The United Nations has warned that up to 250,000 people were at risk if the coalition moves ahead with an all-out offensive to take the port, which is a major entry point for commercial supplies and aid.
"I hope that there will be a way to avoid the military confrontation in Hodeida," Guterres told reporters.
"We recognise the UAE's security concerns and these need to be addressed," British Ambassador Karen Pierce told reporters ahead of the meeting. "But we are also worried about the humanitarian situation." The coalition maintains that the Red Sea port is used by Yemen's Huthi rebels to smuggle weapons.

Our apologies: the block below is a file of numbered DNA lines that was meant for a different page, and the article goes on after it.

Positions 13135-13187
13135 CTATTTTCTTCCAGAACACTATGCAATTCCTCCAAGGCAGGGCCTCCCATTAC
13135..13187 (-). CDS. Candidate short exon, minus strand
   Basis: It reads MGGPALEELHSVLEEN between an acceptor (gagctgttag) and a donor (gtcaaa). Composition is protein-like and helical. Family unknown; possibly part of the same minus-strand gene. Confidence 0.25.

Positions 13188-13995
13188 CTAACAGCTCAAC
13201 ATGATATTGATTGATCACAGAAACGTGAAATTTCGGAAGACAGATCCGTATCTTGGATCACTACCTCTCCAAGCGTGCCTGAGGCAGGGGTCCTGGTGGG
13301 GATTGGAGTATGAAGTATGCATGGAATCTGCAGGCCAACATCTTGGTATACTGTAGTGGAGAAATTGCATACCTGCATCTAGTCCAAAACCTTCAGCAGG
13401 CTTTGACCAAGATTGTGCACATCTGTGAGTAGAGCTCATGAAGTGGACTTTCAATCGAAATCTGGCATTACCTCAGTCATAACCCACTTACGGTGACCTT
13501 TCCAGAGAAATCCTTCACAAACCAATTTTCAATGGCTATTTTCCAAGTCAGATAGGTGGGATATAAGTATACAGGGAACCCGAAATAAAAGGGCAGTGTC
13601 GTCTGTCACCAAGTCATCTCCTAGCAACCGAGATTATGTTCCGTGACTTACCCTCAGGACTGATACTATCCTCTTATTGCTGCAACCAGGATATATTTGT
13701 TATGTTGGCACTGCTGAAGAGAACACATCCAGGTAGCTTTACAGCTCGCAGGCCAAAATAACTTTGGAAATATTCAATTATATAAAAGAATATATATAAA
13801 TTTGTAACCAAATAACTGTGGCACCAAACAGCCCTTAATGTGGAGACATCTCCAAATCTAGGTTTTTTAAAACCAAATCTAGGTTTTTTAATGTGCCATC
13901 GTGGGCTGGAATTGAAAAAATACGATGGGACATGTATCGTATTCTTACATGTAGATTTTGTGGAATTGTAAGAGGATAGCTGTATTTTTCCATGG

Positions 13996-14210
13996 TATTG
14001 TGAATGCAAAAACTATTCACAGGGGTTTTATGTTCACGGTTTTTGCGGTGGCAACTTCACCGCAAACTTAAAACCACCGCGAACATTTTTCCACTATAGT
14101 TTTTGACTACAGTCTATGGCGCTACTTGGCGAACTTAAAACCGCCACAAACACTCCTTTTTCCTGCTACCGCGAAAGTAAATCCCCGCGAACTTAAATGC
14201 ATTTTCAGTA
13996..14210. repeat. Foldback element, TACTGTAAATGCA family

Griffiths told the council in April that he was working on a peace plan for Yemen but that any military action risked derailing that effort.
"What we should not see is an attack on Hodeida port." More than 22 million people in Yemen are in need of aid -- 8.4 million of whom are on the brink of starvation, according to the United Nations which considers Yemen to be the world's worst humanitarian crisis.
Since 2015, Saudi Arabia has been leading a military campaign to push back the Huthis and restore the internationally recognized government to power.
The conflict has left nearly 10,000 people dead in Yemen, already the Arab world's poorest country.